Exercise is not a myth. It just has taken on different forms. This is just its equivalent. Generations ago exercise wasn’t necessary because people were more physical. Modern day exercise is its equivalent. And some people like myself need exercise. But other’s that don’t like it can do other things they love like gardening and such. But you can’t lie on a couch or sit at a chair and fast and say exercise is a myth. You will lose all of your muscle tone and get slouchy.

            ETA: I’ve seen thin sickly non exercising people – its not a good look having your butt touch the ground.

          • Avatar Walt Corey says:

            We seem to be having two different conversations and your half seems to be more religious than factual so we’re probably better off just leaving it as it is. Good luck to you.

          • Avatar La Bandita says:

            You’re not being factual nor am I. We’re both talking about what works for us individually – get it. Fasting works for petite small bone men and women with low to no muscle tone. It works on old people as well as most of their muscle tone atrophies at a certain age – unless they were high performing athletes like my dad who had a six pack into his 70s . For a person like myself medium bone and that builds muscles easily that would kill me. I wake up in the morning starving.

          • Avatar Walt Corey says:

            sweetie, if you want to come after me, read a book or three on the subject. Stop the silly “joy of watching little children play outdoors” BS. Everything I’ve said I can document from, books and other sources from medical doctors and researchers.

          • Avatar Walt Corey says:

            you appear to be, yet another, internet troll. Troll someone else.

  8. Avatar precinct13 says:

    Re point 3, whilst fibre is important a common reason for constipation on a restricted calorie diet is simple dehydration. Drink more water and learn to accept that peeing every fifteen minutes is the price for reaching your ideal weight.

  9. Avatar liftchickadee says:

    250-500 calorie deficit… sure, but explain where those “calories” will be cut from. Explain macronutrients when you discuss “weight loss” in an article.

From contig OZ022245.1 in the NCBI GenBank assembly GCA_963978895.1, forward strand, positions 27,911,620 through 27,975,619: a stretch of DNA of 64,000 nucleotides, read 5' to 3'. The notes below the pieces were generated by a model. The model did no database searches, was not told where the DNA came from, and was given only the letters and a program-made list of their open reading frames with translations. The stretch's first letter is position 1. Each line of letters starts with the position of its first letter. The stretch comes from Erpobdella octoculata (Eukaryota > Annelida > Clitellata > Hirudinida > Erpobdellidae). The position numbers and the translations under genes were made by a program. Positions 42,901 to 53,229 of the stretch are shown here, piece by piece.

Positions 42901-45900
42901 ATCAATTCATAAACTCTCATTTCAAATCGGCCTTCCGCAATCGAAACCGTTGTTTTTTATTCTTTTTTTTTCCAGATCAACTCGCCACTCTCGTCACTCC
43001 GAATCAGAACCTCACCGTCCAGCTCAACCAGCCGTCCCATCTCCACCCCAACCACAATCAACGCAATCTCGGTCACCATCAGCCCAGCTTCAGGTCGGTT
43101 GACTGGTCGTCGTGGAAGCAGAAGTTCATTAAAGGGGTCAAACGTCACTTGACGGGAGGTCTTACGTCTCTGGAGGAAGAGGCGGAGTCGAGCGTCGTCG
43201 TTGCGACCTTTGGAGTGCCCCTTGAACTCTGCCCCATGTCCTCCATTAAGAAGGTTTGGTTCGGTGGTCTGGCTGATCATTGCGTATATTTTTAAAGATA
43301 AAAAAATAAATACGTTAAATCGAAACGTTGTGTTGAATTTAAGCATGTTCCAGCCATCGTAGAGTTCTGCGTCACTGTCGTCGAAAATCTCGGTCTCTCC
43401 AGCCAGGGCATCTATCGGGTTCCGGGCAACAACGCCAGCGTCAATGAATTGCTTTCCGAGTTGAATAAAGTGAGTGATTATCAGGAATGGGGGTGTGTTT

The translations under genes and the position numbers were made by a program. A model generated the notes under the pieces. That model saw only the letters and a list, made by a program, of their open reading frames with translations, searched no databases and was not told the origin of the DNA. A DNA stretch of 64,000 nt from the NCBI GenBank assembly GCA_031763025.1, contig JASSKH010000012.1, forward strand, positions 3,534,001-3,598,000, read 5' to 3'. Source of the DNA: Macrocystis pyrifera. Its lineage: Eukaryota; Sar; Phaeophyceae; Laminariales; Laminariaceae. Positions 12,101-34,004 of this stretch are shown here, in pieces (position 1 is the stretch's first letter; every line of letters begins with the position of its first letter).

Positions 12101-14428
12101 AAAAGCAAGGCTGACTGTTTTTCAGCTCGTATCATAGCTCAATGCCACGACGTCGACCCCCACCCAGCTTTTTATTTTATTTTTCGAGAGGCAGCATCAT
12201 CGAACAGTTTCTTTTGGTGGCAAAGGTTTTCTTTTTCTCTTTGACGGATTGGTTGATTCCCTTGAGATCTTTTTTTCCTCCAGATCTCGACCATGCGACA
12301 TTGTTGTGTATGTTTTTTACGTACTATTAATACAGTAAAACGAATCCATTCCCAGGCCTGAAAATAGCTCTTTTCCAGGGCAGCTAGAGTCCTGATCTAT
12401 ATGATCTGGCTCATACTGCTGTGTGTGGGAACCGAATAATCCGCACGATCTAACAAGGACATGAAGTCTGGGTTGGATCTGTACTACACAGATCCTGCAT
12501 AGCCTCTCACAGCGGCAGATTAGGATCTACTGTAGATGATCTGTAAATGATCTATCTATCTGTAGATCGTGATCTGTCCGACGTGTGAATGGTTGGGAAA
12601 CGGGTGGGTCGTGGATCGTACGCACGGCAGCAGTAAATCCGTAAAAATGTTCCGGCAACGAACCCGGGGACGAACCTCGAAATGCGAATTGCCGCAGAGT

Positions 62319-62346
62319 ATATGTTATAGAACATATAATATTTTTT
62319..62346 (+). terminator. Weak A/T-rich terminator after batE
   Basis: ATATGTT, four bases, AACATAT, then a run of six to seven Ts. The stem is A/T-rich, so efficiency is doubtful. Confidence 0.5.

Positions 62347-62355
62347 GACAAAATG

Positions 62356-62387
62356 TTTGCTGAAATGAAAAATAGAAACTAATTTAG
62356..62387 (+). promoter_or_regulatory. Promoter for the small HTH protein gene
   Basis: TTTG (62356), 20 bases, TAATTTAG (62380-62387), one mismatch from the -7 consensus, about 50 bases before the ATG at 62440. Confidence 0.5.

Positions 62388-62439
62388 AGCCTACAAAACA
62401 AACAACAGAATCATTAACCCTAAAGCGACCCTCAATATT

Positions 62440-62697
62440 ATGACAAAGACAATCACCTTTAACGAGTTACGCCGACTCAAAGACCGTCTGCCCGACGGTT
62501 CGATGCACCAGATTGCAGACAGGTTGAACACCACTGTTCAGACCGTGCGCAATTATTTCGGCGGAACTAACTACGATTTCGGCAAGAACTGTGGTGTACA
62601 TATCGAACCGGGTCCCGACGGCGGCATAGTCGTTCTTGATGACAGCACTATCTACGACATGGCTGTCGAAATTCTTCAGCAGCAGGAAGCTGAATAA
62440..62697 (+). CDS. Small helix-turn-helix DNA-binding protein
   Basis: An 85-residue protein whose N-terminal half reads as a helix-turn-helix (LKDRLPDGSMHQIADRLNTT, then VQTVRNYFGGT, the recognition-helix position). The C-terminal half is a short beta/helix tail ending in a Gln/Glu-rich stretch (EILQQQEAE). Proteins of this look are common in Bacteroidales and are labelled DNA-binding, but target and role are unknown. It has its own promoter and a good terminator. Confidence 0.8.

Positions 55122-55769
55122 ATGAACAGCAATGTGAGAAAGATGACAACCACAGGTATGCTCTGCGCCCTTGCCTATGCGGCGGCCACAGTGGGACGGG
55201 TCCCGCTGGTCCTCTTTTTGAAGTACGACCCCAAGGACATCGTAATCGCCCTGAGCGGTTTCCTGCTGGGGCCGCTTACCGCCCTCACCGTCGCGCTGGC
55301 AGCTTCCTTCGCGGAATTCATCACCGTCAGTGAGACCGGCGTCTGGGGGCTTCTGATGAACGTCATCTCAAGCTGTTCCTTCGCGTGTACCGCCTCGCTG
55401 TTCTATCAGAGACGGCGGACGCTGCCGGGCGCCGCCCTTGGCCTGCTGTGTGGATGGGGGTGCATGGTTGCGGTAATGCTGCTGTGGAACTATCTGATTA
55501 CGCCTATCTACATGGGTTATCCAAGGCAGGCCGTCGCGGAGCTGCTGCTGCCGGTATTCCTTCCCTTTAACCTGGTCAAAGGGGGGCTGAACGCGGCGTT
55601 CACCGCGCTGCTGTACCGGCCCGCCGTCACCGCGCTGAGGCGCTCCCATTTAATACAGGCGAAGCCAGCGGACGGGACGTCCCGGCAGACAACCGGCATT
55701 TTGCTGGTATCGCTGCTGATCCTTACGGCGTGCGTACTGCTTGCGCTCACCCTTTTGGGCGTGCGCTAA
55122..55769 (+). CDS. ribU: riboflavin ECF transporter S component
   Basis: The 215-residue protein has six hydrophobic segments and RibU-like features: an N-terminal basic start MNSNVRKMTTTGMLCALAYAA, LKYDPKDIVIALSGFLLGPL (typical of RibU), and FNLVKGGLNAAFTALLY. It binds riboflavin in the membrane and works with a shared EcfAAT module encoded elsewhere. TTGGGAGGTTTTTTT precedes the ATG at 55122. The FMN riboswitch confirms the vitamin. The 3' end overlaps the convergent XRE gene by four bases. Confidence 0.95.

Firstly, the goal when cutting is to lose fat mass while maintaining as much muscle mass as possible which is accomplished by adjusting our energy sourced “macros”, carbs and fats. A deficit should be a percentage based off of our body fat, TDEE, BMR and fitness/nutrition goals, (which is different for every single person) and macronutrient requirements based off of our lean mass, not some general “250-500” calorie clump. Where does 500 calories come from? 55.5g of fat? 125g of protein or carbs?? Not exactly. It’s a combination of each.

    It’s not that cut and dry. You mention the importance of macronutrients early in the article, but sadly, you diminish it by suggesting a general “calorie” deficit.

    If you’re serious about losing fat mass, invest some time in researching macronutrients (or the IIFYM community) and a scale that gives a read on your body fat. Don’t ever just cut an ambiguous amount of “calories”.

    • Avatar Jim says:

      If you’re serious about losing fat mass lower your calories consumed lower then the calories needed for maintenance. IIFYM can help but a a calorie deficit is the only requirement.

  10. Avatar Rita Filice says:

    I should be eating 1240 Cal a day but can’t seem to reach that .the most I reach is 1000 and even then I find I’m not that hungry .what can I Do? Any suggestions

    • Avatar percysowner says:

      Good question. I’m recording everything I eat and I usually hit between 1000-1100 and I’m done. I tend to throw in something “bad” if I’m too close to 1000, a beer, a soda, 1/4 ice cream. Probably the wrong approach, but that’s how I handle it.

      • Avatar Rita Filice says:

        Yes but that bad part will also bring your fats proteins, sugar ectopic. Up also so I don’t think that it’s a healthy approch

    • Avatar AMG says:

      You could try juicing, that way you’re upping your calories and your fruit/veggie servings. The juices can be filling so even though can take some getting used to but it’s easy than forcing another meal down when you’re just not feeling it.

  11. Avatar Iris says:

    Starvation mode is not a myth – I am a perfect example – I lived on coffee all day and did not eat my first meal until 2pm. No matter what I ate I could not lose weight – went on Jenny craig and couldn’t lose weight and was gaining weight on 1000 calories a day. Went to a dietician that told me it was not what I was eating but how. She told me I had shut off my metabolism. She put me on 6 small meals per day (with the first small meal within 30 minutes of waking) with more food than I have ever eaten and the weight started dropping 2 pounds per week.

    • Avatar La Bandita says:

      She just broke up your meals for you. You could’ve done that yourself. Also I notice anyone who eats once a day are always really heavy – I think binge night time eater.

  12. Avatar Kevin K says:

    15% is a whopping big deal, though, if you apply numbers to it.